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Nuclear fusion in France

Nuclear fusion in France

A € 10.3 billion nuclear fusion project is launched in France

According to an article published on November 21, 2006 in the online version of The Guardian, the leaders of six countries and the European Union have signed an international treaty to launch a 10.3 billion euro nuclear fusion power project with the objective of developing a non-polluting energy source.

French President Jacques Chirac received the leaders of the EU, the US, India, China, Japan, South Korea and Russia at the presentation of the International Thermonuclear Experimental Reactor (ITER).

The President of the European Commission, José Manuel Barroso, described the occasion as a “historic event” in the effort to leave behind polluting fossil fuels, while Chirac expressed his pride in the choice of France as the venue.

The reactor will be built in Cadarache, in the southern region of Provence. Construction work will start next year, but facilities of around 4.6 billion euros will not be ready until 8 years later. If all goes according to plan, officials expect a demonstration power plant to be ready by 2040.

The goal is to drive fusion energy, which emulates the energy source of the sun, does not produce greenhouse gas emissions and hardly creates radioactive waste.

The commission has described the project in a statement as an unprecedented attempt to reproduce the physical reaction that takes place in the sun and stars. It mentions that "the experiments carried out to date have already shown that it is possible to replicate this process on Earth." And he continues: "ITER intends to do it on a scale and under conditions that will demonstrate the technological and scientific viability of fusion as a source of energy."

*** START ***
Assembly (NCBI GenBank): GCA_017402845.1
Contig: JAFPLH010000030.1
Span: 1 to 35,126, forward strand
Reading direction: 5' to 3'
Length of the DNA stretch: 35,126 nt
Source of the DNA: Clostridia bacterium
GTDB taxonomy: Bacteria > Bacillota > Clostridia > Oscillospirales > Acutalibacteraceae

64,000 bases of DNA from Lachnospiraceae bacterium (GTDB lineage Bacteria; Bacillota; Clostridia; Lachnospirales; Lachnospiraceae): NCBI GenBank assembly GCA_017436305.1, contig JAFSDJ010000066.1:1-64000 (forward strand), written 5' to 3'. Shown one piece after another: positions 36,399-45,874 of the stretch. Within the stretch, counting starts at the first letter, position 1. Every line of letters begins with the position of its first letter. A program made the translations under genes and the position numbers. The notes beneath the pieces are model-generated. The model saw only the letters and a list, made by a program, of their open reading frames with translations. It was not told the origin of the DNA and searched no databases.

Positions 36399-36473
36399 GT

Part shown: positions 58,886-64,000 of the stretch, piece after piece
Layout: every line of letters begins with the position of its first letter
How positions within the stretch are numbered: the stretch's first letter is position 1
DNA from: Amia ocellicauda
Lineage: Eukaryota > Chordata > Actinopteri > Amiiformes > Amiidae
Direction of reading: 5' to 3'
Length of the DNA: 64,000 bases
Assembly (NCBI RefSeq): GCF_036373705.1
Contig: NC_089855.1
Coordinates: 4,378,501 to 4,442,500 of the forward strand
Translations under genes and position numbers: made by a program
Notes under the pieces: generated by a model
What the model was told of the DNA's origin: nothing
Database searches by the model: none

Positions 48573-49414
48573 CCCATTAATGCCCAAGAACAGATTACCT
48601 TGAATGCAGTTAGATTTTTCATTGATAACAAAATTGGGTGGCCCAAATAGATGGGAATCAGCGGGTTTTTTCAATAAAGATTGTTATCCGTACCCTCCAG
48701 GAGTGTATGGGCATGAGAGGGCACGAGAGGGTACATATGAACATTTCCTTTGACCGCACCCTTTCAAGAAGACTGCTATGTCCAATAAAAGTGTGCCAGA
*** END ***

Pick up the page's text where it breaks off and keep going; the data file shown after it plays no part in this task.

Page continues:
However, environmental activists are generally opposed to nuclear power, claiming that the project will distract from other existing initiatives to tackle global warming.

The treaty signing ceremony marks the end of years of discussions about the feasibility of building a nuclear fusion power plant capable of achieving the temperatures of around 100 million degrees Celsius needed to replicate the sun's power source. Following the ceremony, the first meeting of the new ITER Council was held at the Champs-Élysées palace.

Fusion consists of the collision of hydrogen atoms at extremely high pressure and temperatures inside the reactor. When atoms fuse into a plasma, they release energy, which can be harnessed to generate electricity. The reactor will run on an isotope of hydrogen, a virtually unlimited source of fuel that can be extracted from water.
The EU is the one who is financing half of the project costs. Furthermore, the long-term experiment could create some 10,000 jobs.

Source: The Guardian

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